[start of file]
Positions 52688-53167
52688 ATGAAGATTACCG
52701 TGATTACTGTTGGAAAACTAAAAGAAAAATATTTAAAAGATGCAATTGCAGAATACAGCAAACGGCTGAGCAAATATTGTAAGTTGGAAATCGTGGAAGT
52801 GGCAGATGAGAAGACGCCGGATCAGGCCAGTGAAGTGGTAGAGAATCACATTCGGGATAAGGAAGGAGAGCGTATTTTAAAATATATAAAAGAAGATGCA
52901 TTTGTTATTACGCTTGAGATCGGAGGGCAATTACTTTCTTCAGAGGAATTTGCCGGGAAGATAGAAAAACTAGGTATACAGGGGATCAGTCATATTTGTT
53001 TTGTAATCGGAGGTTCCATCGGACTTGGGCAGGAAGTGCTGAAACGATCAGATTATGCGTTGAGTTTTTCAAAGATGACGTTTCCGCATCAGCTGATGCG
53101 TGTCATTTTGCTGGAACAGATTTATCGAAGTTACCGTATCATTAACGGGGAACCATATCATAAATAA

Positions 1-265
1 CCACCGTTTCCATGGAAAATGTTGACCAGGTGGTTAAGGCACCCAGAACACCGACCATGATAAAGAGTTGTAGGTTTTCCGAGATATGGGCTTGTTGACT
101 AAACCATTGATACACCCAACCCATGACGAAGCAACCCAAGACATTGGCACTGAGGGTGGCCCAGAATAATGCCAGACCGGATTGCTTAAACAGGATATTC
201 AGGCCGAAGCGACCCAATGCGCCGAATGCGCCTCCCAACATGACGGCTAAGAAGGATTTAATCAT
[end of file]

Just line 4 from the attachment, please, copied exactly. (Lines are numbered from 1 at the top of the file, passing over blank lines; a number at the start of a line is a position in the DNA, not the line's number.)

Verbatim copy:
52801 GGCAGATGAGAAGACGCCGGATCAGGCCAGTGAAGTGGTAGAGAATCACATTCGGGATAAGGAAGGAGAGCGTATTTTAAAATATATAAAAGAAGATGCA